Britain’s new policy of capping home energy bills and subsidizing energy giants fails to address the country’s old, inefficient housing stock, says a new report—with one critic warning such an impractical energy policy could “play into the hands” of Russia’s Vladimir Putin.
“If the government focuses only on short-term financial support, and long-term measures unlikely to have a major impact, it will find itself in an even more difficult position in a year’s time,” states the Institute for Government (IFG) report. With households and business likely to face high energy bills in the winter of 2023 and beyond, “funding very high energy costs through borrowing, without a strategy to reduce demand, will prove unsustainable,” the report adds.
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Analysis shows that a major program to reduce energy use, including boosting insulation, could reduce household energy costs by £27 billion (C$40 billion) as early as 2023, the report states. It urges the United Kingdom’s new government to “use other levers available” to cut energy waste immediately. That includes a campaign on changing boiler temperatures, which could reduce gas use by 10%—but has been presumably rejected by ministers “for fear of appearing nannying.”
So far, newly-elected Prime Minister Liz Truss has promised to set a £2,500 (C$3,785) cap on household energy bills and subsidize energy companies for six months. That initiative is expected to transfer of £150 billion (C$230 billion) in taxpayer funds to energy suppliers to make up the difference between wholesale prices and the capped consumer price, says the Guardian.
And while both sides of that plan “have the benefit of matching the scale of the crisis, providing certainty, and being relatively simple to understand,” the report says, they “share the downsides of being expensive, poorly targeted and undermining incentives to reduce energy use—while doing little to help tackle the crisis in the longer term.”
Studies show that the UK heats its homes less efficiently than comparable countries in Europe, and a home with an indoor temperature of 20°C will lose an average 3°C of heat in five hours when outdoor temperatures are 0°C. To make matters worse, the government’s winding down of an earlier home insulation scheme meant the rate of insulation installations dropped 50% this year. IFG says the UK should consider a mix of grants, loans, and tax incentives to reinvigorate efficiency measures and slash energy use.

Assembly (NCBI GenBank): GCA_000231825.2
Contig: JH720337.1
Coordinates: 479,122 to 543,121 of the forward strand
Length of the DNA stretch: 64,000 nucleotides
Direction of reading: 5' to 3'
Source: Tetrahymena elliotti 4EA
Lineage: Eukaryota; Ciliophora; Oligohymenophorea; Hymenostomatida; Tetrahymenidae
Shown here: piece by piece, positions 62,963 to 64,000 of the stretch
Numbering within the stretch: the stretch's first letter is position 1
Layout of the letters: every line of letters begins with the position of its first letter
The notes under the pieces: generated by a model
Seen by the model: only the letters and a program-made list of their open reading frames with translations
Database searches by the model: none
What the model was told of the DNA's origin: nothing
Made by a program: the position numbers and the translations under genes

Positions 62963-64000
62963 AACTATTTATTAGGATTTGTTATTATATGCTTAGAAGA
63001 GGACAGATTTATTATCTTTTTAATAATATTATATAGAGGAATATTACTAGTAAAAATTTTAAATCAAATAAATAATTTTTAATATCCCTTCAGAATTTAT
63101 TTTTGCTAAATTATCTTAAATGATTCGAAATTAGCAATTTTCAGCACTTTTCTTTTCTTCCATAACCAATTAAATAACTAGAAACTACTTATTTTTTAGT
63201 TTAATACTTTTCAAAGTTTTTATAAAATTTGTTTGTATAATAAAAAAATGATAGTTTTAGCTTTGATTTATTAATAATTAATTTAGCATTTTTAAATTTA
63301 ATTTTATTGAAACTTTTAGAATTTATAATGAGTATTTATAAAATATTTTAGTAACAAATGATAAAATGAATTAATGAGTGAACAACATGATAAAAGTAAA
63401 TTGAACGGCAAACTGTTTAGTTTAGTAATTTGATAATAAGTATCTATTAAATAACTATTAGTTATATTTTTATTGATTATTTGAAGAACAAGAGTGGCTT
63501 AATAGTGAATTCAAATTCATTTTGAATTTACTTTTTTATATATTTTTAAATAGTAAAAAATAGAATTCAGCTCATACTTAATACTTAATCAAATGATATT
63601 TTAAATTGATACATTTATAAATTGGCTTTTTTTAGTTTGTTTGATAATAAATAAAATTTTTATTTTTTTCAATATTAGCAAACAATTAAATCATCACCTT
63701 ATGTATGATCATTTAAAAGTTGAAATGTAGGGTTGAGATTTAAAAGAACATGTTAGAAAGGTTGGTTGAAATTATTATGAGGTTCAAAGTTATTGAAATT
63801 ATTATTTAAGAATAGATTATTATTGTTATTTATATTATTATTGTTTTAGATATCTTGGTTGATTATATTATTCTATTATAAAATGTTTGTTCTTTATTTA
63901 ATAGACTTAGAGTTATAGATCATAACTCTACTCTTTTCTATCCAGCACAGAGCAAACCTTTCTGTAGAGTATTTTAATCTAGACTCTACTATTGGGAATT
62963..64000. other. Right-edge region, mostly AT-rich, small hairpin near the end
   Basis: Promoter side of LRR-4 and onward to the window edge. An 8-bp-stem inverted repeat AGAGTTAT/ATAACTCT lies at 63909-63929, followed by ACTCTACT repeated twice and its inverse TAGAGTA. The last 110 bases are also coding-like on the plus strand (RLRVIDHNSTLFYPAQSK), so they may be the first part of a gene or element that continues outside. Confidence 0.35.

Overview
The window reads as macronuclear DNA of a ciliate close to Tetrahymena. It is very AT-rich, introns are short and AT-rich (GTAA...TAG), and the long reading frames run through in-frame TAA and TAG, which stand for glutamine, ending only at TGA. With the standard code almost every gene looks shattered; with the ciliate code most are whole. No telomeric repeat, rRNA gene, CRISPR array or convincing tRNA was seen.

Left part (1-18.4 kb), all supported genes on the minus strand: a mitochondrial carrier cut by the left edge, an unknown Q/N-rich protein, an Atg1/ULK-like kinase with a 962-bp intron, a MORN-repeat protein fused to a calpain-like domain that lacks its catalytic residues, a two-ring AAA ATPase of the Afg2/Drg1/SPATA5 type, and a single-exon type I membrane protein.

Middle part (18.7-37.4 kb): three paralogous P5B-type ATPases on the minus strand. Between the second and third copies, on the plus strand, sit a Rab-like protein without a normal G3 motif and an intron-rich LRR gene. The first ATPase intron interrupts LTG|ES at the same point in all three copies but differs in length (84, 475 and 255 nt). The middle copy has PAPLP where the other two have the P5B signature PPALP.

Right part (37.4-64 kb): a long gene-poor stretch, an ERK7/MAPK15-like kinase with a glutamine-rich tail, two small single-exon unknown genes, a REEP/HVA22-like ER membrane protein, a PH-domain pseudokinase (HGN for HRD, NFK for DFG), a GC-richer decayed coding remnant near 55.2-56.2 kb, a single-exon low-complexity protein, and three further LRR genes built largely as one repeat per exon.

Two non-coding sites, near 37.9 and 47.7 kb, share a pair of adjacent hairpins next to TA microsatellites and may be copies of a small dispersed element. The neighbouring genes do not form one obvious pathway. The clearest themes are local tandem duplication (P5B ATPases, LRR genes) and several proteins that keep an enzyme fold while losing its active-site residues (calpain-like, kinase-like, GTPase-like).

But unlike her counterparts in Europe, Truss has resisted calls for campaigns encouraging the public to reduce their energy consumption, the Independent reports.
One critic says the country’s struggling energy policy plays “into the hands” of Russia’s Putin, who is in a de facto war with Europe over its stalled gas exports.
“This is economic rather than battlefield war, but it is war nonetheless,” writes British journalist Will Hutton in the Guardian. And “Britain’s energy policy is not serious, it betrays the cause.”
“Energy policy in a time of potentially prolonged supply disruption has to be designed for the long term; has to protect business as much as consumers; has to be financially sustainable and avoid the risk of blackouts,” Hutton adds. “The government plan fails on all counts.”
He writes that borrowing money to protect living standards rather than raising investment will make the UK financially weaker over time. Instead, the government could have imposed a further windfall tax on the extraordinary profits of the energy sector. And for the duration of the Ukraine war, the price of all oil and gas from British fields should have been regulated to avoid “distorted international prices.”
Britain also needs a “state-led crash program” of building wind farms, Hutton adds, “the fastest and lowest-cost route to boosting energy supplies—along with accelerating the home insulation program.”
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